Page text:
Geek Dave attempts re-entry.
1. Moonraker's journey to the screen is a long one. Ian Fleming had originally intended the novel, published in 1955, to be made into a film even before he began writing it, basing the story on an original manuscript of a screenplay which had been on his mind for years.
Then, after the novel was published, American actor John Payne offered Fleming $1,000 for a nine-month option on Moonraker, plus $10,000 if production eventually took off. The negotiations broke up the following year due to disagreements regarding Payne's ownership of the other Bond novels, and Fleming started looking for a new deal to bring Moonraker to the screen. Eventually the Rank Organisation optioned Fleming's own screenplay, but they wound up not developing the film and Fleming purchased the rights back in 1959.
By 1977, and the release of The Spy Who Loved Me, all but one of Fleming's full length James Bond novels had been adapted for the screen by EON Productions, leaving only Moonraker still to be filmed. However, producers had already decided that the next 007 movie would be For Your Eyes Only, and inserted that title in the closing credits after the customary "James Bond will return in...", but after the huge success of Star Wars and Close Encounters of the Third Kind it was decided to finally head into space and dust down Moonraker for its big screen outing.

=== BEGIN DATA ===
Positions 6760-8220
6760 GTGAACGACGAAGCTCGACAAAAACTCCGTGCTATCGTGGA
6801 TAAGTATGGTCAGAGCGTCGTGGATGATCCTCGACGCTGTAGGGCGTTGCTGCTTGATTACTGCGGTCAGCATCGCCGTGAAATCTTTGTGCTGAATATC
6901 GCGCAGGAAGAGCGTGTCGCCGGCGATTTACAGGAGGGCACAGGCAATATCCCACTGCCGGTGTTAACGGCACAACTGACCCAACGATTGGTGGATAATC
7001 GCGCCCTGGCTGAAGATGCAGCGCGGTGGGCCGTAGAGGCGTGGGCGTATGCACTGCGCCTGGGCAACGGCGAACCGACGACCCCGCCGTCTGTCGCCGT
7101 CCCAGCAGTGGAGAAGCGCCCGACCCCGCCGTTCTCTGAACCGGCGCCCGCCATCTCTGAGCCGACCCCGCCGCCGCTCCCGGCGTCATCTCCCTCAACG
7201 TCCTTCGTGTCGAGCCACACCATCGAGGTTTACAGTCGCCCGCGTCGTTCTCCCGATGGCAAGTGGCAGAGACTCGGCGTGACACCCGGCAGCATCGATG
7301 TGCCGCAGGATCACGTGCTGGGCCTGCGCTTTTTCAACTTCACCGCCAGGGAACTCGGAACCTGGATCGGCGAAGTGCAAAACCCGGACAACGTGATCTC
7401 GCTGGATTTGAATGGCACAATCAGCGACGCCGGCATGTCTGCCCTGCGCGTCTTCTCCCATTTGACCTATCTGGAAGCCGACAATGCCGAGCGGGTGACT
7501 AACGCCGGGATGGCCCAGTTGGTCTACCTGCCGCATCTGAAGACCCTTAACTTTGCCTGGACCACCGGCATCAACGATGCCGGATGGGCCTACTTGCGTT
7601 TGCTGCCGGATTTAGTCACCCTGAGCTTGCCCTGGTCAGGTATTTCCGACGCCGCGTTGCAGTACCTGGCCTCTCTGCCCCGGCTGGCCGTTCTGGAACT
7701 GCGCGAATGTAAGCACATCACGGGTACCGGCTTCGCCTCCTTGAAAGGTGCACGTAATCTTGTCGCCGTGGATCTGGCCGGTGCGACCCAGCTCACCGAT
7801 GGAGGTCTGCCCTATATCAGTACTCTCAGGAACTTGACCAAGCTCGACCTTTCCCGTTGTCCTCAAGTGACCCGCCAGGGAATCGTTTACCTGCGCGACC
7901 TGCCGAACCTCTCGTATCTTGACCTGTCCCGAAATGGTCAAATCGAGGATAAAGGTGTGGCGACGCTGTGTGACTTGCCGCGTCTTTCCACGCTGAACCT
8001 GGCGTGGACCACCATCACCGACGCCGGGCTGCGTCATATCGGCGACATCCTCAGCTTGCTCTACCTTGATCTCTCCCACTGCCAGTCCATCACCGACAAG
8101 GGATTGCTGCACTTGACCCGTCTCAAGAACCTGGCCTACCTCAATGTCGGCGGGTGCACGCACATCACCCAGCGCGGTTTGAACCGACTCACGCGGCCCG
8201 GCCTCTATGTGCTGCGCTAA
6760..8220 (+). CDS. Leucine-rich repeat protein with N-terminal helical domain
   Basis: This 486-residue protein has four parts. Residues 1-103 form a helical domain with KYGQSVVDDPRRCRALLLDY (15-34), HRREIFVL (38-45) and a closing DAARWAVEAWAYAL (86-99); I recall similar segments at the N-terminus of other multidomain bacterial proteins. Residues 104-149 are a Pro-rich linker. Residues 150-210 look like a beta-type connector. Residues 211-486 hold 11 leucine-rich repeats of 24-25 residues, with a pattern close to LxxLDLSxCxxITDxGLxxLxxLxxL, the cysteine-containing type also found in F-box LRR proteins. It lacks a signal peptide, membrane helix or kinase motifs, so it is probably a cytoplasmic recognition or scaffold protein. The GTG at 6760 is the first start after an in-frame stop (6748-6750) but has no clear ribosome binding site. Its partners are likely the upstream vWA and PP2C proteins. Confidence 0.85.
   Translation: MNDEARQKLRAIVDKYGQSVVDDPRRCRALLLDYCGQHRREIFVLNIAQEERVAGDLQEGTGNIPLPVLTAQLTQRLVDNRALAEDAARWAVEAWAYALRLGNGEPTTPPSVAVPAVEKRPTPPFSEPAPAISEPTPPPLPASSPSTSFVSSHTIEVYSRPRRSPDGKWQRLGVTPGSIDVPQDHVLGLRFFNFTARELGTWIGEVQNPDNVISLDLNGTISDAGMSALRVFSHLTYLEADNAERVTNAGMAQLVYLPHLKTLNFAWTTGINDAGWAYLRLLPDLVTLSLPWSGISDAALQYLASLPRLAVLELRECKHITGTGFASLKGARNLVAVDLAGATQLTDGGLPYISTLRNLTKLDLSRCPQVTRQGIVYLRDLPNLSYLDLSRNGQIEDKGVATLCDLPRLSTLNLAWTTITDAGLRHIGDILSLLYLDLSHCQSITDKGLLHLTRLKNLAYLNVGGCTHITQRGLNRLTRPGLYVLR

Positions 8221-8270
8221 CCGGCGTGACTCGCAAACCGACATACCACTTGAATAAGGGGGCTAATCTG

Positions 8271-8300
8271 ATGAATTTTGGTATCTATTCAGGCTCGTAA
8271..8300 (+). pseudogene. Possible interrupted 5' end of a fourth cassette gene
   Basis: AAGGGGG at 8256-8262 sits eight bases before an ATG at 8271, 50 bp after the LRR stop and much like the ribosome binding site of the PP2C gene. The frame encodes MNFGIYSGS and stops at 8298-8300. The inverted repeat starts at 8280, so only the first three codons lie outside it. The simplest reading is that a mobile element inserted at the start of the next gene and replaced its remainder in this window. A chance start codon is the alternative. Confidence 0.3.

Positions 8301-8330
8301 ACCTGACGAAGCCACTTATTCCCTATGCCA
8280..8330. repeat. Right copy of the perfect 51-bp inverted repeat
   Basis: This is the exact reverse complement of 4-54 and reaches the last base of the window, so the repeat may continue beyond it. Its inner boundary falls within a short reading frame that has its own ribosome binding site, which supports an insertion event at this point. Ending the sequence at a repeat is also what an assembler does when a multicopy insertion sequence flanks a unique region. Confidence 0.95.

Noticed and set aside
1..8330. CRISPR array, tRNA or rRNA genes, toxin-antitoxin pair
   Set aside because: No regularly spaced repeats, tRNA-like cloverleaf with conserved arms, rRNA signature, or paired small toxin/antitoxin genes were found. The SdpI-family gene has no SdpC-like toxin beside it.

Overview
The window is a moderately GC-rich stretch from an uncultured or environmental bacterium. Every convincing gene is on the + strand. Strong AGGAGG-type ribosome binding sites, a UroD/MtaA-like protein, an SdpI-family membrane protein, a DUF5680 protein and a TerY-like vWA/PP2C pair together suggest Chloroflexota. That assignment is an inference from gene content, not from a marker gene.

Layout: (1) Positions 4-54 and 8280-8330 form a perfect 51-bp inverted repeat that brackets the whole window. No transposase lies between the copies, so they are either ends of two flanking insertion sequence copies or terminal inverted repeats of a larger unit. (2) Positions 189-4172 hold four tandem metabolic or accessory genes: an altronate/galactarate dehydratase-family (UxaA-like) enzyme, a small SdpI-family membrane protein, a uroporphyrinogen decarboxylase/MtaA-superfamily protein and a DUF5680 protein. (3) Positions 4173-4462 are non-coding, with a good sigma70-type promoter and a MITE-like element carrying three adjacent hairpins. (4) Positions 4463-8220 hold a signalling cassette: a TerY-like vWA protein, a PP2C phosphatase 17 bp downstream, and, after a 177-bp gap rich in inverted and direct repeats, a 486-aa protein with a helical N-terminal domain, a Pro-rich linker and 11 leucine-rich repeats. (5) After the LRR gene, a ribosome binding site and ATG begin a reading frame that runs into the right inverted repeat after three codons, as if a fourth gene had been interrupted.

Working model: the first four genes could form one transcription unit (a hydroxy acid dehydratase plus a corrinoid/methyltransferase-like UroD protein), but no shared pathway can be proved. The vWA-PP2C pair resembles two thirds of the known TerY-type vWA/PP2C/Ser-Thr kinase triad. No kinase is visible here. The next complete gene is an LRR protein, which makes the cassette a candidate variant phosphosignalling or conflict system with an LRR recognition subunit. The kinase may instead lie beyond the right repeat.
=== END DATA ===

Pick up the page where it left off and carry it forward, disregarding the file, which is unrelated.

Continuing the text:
So what was intended by Fleming to be the very first James Bond movie made, ended up being the last of his Bond novels to receive a screen adaptation.
2. As with several previous Bond films the story from Fleming's original novel is almost entirely dispensed with in favour of a film more in keeping with the era of science fiction. Christopher Wood's screenplay of Moonraker differed so much from Fleming's novel, with little more than the name of Hugo Drax used, that Eon Productions authorised the Wood to write a novelization. It was named 'James Bond and Moonraker' to avoid confusion with Fleming's original novel Moonraker.
3. Initially, the chief villain, Hugo Drax, was to be played by British actor James Mason, but due to high taxation in England at the time the decision was made that the film would be an Anglo-French co-production under the 1965–79 film treaty, and the majority of the filming would take place in France. Mason was dropped and French actor Michael Lonsdale was cast as Drax, along with Corinne Cléry as Corinne Dufour, in order to comply with qualifying criteria of the agreement.
4. Drax's henchman Chang, played by Japanese aikido instructor Toshiro Suga, was recommended for the role by executive producer Michael G. Wilson, who was one of his pupils!
5. Jaws was intended to be a villain against Bond to the bitter end, but director Lewis Gilbert stated on the DVD documentary that after The Spy Who Loved Me he received so much fan mail from small children saying "Why can't Jaws be a goodie not a baddie" that as a result he was persuaded to make Jaws gradually become Bond's ally by the end of the film.
6. Diminutive French actress Blanche Ravalec, was cast as the bespectacled Dolly, the girlfriend of Jaws. Originally, the producers were dubious about whether the audience would accept the height difference between them, and only made their decision once they were informed by Richard Kiel that his real-life wife was the same height.